The leaders of Lonmin Plc (LMI) and its main union went head to head in front of hundreds of miners at a Johannesburg rally yesterday, the first such display since the start of a strike 11 weeks ago that’s crippled platinum output.
“We are not willing to negotiate on 9 percent; let us warn you and stop you right here,” Association of Mineworkers and Construction Union President Joseph Mathunjwa said on stage to Lonmin Chief Executive Officer Ben Magara before hundreds of supporters who arrived by bus to deliver a memorandum at Lonmin’s Johannesburg offices.
“Your demand is unaffordable,” Magara said, followed by boos from the crowd. “When it suits you, come and talk.”
The stoppage by more than 70,000 employees since Jan. 23 at most South African platinum mines owned by Lonmin, Anglo American Platinum Ltd. (AMS) and Impala Platinum Holdings Ltd. (IMP), the world’s three biggest producers of the metal, has cost them 11.3 billion rand ($1.1 billion) of revenue, they said on a joint website. Employees have forfeited 5 billion rand in wages, they said.
The AMCU wants the producers to more than double wages within three years, while the operators have offered increases of as much as 9 percent, compared with South Africa’s inflation rate of 5.9 percent in February.
Platinum for immediate delivery fell 0.3 percent to $1,438.25 an ounce at 8:28 a.m. in Johannesburg, extending the decline since the start of the strike to 1.5 percent.
Most employees want to return to work, Magara said. Lonmin’s assessment of worker sentiment is based on text and voice-mail communications the world’s third-biggest platinum producer has received from most of the 20,000 employees it was in touch with, he said. About 23,000 Lonmin miners are on strike.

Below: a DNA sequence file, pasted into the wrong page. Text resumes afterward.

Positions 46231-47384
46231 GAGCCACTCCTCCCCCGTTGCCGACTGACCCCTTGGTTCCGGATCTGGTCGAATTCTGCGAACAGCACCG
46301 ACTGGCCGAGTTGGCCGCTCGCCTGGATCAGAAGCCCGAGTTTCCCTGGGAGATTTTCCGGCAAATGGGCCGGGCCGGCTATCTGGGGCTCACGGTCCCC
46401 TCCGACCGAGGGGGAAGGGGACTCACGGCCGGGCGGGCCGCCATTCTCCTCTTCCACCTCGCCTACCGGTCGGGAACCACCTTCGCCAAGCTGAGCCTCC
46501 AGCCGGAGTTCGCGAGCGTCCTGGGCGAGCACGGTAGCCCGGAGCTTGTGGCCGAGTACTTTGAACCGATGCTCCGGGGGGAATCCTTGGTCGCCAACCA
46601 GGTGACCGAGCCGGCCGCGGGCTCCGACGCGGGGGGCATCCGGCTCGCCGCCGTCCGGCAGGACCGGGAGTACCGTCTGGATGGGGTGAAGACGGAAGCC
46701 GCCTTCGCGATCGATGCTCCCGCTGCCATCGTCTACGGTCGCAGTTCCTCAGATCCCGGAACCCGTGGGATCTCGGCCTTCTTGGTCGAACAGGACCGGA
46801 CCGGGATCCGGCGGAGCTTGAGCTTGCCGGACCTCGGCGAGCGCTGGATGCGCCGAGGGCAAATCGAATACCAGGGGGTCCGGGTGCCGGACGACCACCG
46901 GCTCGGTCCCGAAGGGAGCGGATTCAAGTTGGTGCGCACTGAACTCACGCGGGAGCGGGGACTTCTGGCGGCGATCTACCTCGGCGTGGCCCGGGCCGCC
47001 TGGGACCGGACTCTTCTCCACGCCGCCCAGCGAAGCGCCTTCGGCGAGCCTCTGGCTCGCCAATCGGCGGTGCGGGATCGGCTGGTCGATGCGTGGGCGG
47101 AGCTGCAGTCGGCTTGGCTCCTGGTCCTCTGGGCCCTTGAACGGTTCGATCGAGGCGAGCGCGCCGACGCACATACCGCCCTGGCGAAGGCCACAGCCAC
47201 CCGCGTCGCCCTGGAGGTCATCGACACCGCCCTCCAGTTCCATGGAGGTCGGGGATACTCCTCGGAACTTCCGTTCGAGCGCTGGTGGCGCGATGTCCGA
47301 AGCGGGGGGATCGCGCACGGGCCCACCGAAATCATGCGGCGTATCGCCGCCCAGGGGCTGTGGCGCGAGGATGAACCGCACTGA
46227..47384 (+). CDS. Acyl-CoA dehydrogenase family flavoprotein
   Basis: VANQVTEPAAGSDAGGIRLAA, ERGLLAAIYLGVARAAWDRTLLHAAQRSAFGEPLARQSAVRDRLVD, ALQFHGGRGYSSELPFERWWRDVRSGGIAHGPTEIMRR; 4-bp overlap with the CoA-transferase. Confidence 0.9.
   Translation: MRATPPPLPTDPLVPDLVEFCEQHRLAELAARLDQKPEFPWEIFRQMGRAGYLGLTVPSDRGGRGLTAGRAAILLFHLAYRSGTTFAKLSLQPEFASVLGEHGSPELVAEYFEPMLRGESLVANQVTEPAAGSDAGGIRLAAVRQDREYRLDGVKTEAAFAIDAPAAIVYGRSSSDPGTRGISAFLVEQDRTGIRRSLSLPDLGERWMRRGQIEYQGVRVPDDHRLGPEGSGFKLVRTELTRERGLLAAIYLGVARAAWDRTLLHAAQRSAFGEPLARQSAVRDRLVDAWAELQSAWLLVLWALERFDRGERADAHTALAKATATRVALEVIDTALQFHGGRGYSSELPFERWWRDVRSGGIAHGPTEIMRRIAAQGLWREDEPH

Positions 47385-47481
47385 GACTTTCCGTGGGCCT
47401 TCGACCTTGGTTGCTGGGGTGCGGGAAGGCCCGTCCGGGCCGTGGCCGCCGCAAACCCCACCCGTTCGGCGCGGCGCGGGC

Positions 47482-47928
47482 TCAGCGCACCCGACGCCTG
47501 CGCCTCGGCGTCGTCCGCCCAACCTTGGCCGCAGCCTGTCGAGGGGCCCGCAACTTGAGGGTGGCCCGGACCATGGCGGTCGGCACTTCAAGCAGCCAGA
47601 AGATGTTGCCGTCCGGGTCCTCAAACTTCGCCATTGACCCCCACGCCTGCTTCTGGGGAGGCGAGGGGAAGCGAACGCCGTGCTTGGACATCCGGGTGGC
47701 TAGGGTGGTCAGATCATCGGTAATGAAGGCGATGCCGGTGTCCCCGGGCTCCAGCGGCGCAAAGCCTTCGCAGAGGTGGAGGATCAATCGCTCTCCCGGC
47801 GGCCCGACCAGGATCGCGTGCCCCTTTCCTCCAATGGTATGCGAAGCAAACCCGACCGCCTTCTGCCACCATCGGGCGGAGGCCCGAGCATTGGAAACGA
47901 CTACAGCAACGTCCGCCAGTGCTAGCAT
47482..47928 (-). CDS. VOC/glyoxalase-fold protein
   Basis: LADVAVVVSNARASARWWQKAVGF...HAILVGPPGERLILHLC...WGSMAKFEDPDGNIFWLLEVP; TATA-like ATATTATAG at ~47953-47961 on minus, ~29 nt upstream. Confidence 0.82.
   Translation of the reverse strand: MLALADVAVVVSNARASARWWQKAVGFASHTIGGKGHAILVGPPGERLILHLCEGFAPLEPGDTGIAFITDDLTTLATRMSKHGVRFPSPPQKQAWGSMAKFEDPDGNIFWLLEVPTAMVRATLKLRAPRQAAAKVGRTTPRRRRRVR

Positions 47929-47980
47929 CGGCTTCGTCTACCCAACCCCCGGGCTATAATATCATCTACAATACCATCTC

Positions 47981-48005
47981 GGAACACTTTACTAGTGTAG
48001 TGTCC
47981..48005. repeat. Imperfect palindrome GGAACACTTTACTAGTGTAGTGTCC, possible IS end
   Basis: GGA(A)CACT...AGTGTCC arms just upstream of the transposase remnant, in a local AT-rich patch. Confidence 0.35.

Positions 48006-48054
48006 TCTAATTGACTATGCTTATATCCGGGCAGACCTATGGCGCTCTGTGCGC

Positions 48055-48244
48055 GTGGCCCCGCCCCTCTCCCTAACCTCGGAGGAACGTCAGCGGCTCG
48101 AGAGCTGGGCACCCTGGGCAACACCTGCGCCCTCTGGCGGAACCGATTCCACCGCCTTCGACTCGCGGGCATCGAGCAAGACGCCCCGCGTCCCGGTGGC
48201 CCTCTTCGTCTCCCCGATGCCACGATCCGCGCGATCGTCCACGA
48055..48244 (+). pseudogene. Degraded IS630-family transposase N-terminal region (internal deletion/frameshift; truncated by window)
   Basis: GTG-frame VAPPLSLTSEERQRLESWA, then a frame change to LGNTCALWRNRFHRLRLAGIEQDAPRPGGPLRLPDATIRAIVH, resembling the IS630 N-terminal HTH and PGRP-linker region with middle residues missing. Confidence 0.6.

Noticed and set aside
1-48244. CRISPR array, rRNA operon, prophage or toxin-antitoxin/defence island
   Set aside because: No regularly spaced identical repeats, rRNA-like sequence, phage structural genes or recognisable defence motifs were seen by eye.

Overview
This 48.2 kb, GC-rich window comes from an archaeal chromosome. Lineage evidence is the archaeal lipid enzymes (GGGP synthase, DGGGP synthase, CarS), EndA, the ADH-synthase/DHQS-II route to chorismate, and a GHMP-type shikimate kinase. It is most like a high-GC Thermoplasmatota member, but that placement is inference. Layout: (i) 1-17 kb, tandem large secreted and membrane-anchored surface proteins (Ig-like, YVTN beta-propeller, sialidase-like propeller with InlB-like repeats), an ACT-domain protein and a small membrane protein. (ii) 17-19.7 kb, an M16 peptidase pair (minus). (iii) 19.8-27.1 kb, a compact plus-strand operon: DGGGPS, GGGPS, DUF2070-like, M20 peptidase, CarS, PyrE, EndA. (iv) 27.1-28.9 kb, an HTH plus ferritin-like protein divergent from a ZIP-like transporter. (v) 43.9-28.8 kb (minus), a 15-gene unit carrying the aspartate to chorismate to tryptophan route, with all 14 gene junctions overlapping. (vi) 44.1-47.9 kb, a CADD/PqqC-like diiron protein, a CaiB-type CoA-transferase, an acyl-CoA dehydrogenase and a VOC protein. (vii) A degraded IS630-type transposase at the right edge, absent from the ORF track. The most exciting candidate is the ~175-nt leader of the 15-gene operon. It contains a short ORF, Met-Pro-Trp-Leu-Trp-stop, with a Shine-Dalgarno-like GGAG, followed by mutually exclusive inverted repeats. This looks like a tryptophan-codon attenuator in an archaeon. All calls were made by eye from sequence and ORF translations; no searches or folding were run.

Most of those Lonmin has had contact with indicated that the offer was fair, Charmane Russell, a spokeswoman for the producers at Russell & Associates, said yesterday.
“The realities are they are telling us they’re being intimidated,” Magara said. “Is it AMCU, is it not? We don’t know.”
Mathunjwa accused the company of approaching union members with wage deals instead of going through its leadership. “Please don’t seek division of our members,” he said, addressing Magara. “The consequences will be dire.”
The industry isn’t spending about 67 million rand on goods and services daily, Magara said.
The three producers have sent force majeure notices to some of their suppliers at operations affected by the strike. Such letters state that circumstances prevent a company from fulfilling contracts.
Lonmin won’t send similar notices to customers and will buy metal on the open market for supplies “as a last resort,” Magara said.
Lonmin hasn’t experienced serious decay to underground mining areas because of the strike, Executive Vice President for Mining Mark Munroe said.
The only impediment to ramping up operations once the strike ends will be people’s health, nourishment and their mindsets, he said.
Lonmin and the other producers will be open to negotiate with the AMCU on the existing offer, Magara said.
“We don’t want to act like we’re stiff and insisting that this is where we are and we’re not moving until we buckle,” he said. “This is not a win-lose situation, we need to find common ground together, but it’s got to be affordable.”
The company has no need to look for finance because of the revenue losses, Magara said. Lonmin had cash holdings of about $200 million at the end of September.
“We’re in a very competitive position about how long we can hold on,” he said.